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This is in reply to both Gene Beckett's message and Martha Maxwell's
message and my contribution to the current discussions.
 
I have to agree with much of what Karen Smith said regarding her learning
assistance programs at Rutgers.  At the University of Pittsburgh, the
Learning Skills Center was established 23 years ago to serve anyone in
the University population who could benefit from learning better ways to
learn.  We work with everyone from "special admit" students to medical
school students. We work with second term freshmen who had less than a
2.0 their first term at the University as well as with honor college
students.  The QPA's of the students we serve approach a bell-shaped curve.
The Learning Skills Center was set up to provide academic support
services to the general population because other programs had already
been created, funded by state and national resources, to address the needs
of specific population. I would classify one of these programs as being a
developmental education program because it actually has its own math and
sciences courses, its own advising and counseling system, and its own
admissions process. There is a  separate support service for student
athletes on Pitt's campus. There is a Writing Workshop in the English
Department that provides non-credit help to any student, freshman to
disseration writer, who needs assistance with writing. There are writing and
math placement tests that student's take to place out of required algebra
and writing courses. Since these courses are taught by faculty and
instructors of the English and Math Departments, I have never, and expect will
never, hear them identify themsevles as "developmental educators".  They are
English or Math faculty or instructors. The atmosphere and politics of major
research universities reinforce such titles. The term "developmental
education" is not used on this campus except among those of us who
self-identify professionally with the title developmental educator. I have
at times proposed to academic deans that the required math and writing
course, and perhaps some other entry levelcourses, should make up an academic
department of developmental studies that would consist of hand-picked
faculty who personally are committed to this student population and to
the curriculum and pedagogy that is beneficial to the developmental student.
It has never been entertained. Would the official use of the term
"developmental education" ever fly on this campus? I doubt it. Too many
people, who I would place under the general term of "developmental
educators", have other professional identities that are ingrained.
Oh, by the way, since our Freshman Seminars are taught by faculty from
across the disciplines and by professional staff of the University, I
doubt they would identify as being developmental educators in this role.
Again, their primary identity is elsewhere.
 
That brings me to my second point. No one, more than I, would like to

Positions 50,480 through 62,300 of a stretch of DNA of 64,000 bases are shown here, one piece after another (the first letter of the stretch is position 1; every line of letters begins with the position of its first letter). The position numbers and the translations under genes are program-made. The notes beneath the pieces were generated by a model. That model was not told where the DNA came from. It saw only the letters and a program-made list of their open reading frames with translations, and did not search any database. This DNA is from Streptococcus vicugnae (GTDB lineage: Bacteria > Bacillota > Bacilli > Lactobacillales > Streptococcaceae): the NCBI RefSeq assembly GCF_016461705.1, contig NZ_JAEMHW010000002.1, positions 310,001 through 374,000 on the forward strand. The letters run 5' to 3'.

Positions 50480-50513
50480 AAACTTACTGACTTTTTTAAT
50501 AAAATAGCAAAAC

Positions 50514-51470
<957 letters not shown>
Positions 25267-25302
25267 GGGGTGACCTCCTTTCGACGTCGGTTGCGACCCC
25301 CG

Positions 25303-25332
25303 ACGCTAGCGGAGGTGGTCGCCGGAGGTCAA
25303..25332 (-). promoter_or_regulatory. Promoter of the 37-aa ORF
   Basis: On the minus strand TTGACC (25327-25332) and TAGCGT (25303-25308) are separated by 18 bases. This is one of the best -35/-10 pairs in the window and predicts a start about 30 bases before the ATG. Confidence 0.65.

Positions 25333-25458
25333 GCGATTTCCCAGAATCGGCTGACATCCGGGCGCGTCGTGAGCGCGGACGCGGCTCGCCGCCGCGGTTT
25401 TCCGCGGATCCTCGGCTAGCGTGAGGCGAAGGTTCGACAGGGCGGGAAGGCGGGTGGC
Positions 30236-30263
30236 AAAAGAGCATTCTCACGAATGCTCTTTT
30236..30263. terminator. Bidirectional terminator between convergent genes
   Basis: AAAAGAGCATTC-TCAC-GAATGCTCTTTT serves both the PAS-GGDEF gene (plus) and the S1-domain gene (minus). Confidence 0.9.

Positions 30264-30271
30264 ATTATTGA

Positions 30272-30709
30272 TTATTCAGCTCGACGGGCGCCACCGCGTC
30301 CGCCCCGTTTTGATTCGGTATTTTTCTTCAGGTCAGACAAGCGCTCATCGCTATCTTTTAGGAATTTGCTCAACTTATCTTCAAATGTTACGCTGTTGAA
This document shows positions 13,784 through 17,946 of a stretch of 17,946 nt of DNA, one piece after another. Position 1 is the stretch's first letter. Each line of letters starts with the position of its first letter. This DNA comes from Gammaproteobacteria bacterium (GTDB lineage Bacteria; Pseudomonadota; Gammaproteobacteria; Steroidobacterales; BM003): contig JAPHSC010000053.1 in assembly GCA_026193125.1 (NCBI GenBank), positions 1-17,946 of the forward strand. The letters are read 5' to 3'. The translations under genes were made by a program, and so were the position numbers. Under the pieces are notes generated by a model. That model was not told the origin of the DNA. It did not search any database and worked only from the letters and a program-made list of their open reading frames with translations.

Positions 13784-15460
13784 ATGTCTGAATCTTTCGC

invent one term that would refer to all of us who are in this profession.
It would have made my life much simplier in the 10+ years that I have
worked on developing professional standards. But I think we have to
admit, that those of us in this profession for the past 20 years, have
made distinctions in the variety of "models" that have evolved. We
recognize a kindred spirit of helping any student become confident and
successful learners. But how we design our programs varies by the
populations we target, by whether we assist through credit-bearing
courses or self-referred non-credit support services, by whether our
institutions classify us as faculty or as staff, by whether the students we
assist are admitted through exceptional means or by regular admissions,
etc.  The beauty and the strength of our profession is that we design
hybrid programs that meet the specific criteria of our students and our
institutions.  Are any of our programs identical? I doubt it. There are
strong similarities but variations on themes and methods and purpose.
 
Whether we admit it or not, we have form subsets of identities that group
us by similarities but our differences have been the problem of finding a
common name we will all subscribe to.  If we do find a term, it cannot be
one that has already existed because it will be almost impossible to shed
the definitions we have assumed about terms used over the past 20 years.
Is it that people don't want to be identified as one common profession. I
don't believe it.  But, people do want to preserve the identity of the
subset to which they have the most in common. Call me a developmental
educator and I'll respond.  Call me a learning assitance professional and
I'll respond. But ask me to choose one title-----for me, in the role of
my program at the University of Pittsburgh, I am a learning assistance
professional.
 
Whoa! Didn't realize I had so much to say, but there it is. Let's keep
this going because this discussion has a lot of implications including
the revision of the standards of our profession.  And, by the way, I do
not believe the answer is to develop separate standards for subsets of
our profession.  THere are too many things we have in common so let's not
divide us.
 
 
Georgine Materniak
University of Pittsburgh
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